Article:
Opinion: Legislating against Bloomington’s long city council meetings would not be a good use of time

At last Friday’s work session held by Bloomington’s city council, councilmember Steve Volan announced that he would be submitting a new ordinance for consideration that would “set a hard limit for all meetings to five and a half hours.”

Volan’s proposal to make city council meeting length a matter of local law comes after a record-setting nine-hour city council meeting that took place in early March.

On Friday, Volan added, “I don’t know when leadership would like to take that up. I’d like to see it taken up as soon as possible.”

I’d like to see Volan’s proposed ordinance ignored by the council’s leadership.

Consideration of such an ordinance would count as a distraction from a more pressing need—to address the kind of basic procedural dysfunctions that plague Bloomington’s city council.

While a nine-hour meeting can be headline grabbing, three-hour meetings that should have required only 90 minutes are also problematic. Perhaps even more troublesome are whole meetings that could have easily been elided. Continue reading “Opinion: Legislating against Bloomington’s long city council meetings would not be a good use of time”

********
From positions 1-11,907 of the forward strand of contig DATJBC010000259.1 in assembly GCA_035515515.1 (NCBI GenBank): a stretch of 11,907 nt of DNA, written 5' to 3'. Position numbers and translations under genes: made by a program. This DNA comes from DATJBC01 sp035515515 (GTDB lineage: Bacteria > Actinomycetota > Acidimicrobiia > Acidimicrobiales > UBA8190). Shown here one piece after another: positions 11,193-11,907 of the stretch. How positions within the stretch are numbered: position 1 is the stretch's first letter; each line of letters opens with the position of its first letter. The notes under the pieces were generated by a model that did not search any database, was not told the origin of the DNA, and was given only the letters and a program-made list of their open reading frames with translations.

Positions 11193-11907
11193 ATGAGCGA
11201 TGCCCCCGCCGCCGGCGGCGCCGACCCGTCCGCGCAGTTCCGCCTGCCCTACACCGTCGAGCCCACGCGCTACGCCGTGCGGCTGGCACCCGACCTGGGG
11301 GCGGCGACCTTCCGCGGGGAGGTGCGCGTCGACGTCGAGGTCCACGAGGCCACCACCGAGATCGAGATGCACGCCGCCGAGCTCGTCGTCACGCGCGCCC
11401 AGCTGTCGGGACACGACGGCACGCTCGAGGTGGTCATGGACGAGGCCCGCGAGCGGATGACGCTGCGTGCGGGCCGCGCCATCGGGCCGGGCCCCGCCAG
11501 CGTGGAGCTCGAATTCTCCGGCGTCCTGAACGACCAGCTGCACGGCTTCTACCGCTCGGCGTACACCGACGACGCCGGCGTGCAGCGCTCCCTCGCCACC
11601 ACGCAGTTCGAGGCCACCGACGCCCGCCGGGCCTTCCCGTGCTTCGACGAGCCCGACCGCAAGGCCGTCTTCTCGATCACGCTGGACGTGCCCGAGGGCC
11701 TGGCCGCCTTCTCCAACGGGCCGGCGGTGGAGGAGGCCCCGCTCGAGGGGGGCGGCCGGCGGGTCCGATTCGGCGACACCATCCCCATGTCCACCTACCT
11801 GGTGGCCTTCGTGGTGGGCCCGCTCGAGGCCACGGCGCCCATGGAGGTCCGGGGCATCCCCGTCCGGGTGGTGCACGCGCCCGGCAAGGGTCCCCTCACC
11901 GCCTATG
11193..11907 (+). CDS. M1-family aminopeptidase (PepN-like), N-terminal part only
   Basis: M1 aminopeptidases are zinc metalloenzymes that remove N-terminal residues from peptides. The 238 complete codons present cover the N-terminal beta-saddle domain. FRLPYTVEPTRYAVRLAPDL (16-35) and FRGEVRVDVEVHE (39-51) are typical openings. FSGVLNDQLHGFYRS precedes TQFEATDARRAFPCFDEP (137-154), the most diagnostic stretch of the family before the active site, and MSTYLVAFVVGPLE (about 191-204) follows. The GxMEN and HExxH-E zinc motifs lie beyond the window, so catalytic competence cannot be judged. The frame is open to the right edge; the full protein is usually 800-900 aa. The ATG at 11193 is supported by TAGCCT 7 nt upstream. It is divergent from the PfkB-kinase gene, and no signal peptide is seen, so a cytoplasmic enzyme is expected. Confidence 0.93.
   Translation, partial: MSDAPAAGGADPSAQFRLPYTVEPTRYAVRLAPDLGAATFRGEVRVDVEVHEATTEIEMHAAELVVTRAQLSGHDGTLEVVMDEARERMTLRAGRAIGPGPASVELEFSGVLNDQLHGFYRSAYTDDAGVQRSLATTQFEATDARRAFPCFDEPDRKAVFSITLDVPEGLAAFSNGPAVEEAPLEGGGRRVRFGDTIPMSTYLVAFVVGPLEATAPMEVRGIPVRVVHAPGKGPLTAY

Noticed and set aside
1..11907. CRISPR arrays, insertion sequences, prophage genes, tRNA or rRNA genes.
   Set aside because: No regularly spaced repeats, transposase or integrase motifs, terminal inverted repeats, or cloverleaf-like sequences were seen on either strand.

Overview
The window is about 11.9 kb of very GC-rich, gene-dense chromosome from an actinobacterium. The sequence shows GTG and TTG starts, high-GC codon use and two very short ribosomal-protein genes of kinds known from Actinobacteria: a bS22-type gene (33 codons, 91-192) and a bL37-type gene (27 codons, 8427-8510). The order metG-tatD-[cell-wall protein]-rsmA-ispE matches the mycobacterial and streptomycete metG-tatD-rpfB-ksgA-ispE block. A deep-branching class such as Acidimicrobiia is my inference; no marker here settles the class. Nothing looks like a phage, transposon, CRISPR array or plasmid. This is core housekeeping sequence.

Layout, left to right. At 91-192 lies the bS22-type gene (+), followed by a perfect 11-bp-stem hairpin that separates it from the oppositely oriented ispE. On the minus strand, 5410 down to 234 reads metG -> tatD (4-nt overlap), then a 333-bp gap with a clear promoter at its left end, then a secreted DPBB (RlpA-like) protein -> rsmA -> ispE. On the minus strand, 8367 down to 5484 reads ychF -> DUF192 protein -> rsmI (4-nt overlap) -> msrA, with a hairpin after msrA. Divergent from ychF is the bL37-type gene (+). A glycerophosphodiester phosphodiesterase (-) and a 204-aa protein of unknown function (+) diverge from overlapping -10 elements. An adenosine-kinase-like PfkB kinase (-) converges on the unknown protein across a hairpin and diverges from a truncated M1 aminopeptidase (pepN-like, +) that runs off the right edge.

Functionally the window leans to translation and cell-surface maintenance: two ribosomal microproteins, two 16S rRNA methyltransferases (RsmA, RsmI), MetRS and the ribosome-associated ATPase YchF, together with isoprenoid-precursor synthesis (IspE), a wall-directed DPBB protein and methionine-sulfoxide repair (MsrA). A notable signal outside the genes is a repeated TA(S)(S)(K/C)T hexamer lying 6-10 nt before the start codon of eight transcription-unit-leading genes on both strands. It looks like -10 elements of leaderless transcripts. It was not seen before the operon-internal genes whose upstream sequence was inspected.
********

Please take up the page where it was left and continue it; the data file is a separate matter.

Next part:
Drought, not much else, can dampen Indiana fireworks fervor

Over the last few days, as July 4 approached, posts to social media by Bloomington area locals included several complaints about noise from fireworks.

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They pointed to increased stress on dogs, cats and kids who are trying to sleep. Also a part of the mix is the impact of fireworks on military veterans who suffer from post traumatic stress syndrome.

Similar complaints are reflected in the archives of the Herald-Times at least since 2006, when Indiana’s state legislature decided that Indiana residents should be allowed use consumer fireworks.

It’s hard to know if letters to the editor, op-eds, or a social media posts have had an impact on a typical Hoosier’s decision to set off consumer fireworks. In any case, the effect is not immediately apparent in the data collected by two different departments of Indiana’s state government.

But the numbers from the Indiana Department of Revenue and the Department of Public Health both show significantly less fireworks activity in 2012 compared to the years before and after.

The reason likely has little to do with a public relations effort against fireworks.

In 2012 most of the country was hit by a drought, creating dry conditions that most counties in Indiana addressed with bans on outdoor burning, which included fireworks. Continue reading “Drought, not much else, can dampen Indiana fireworks fervor”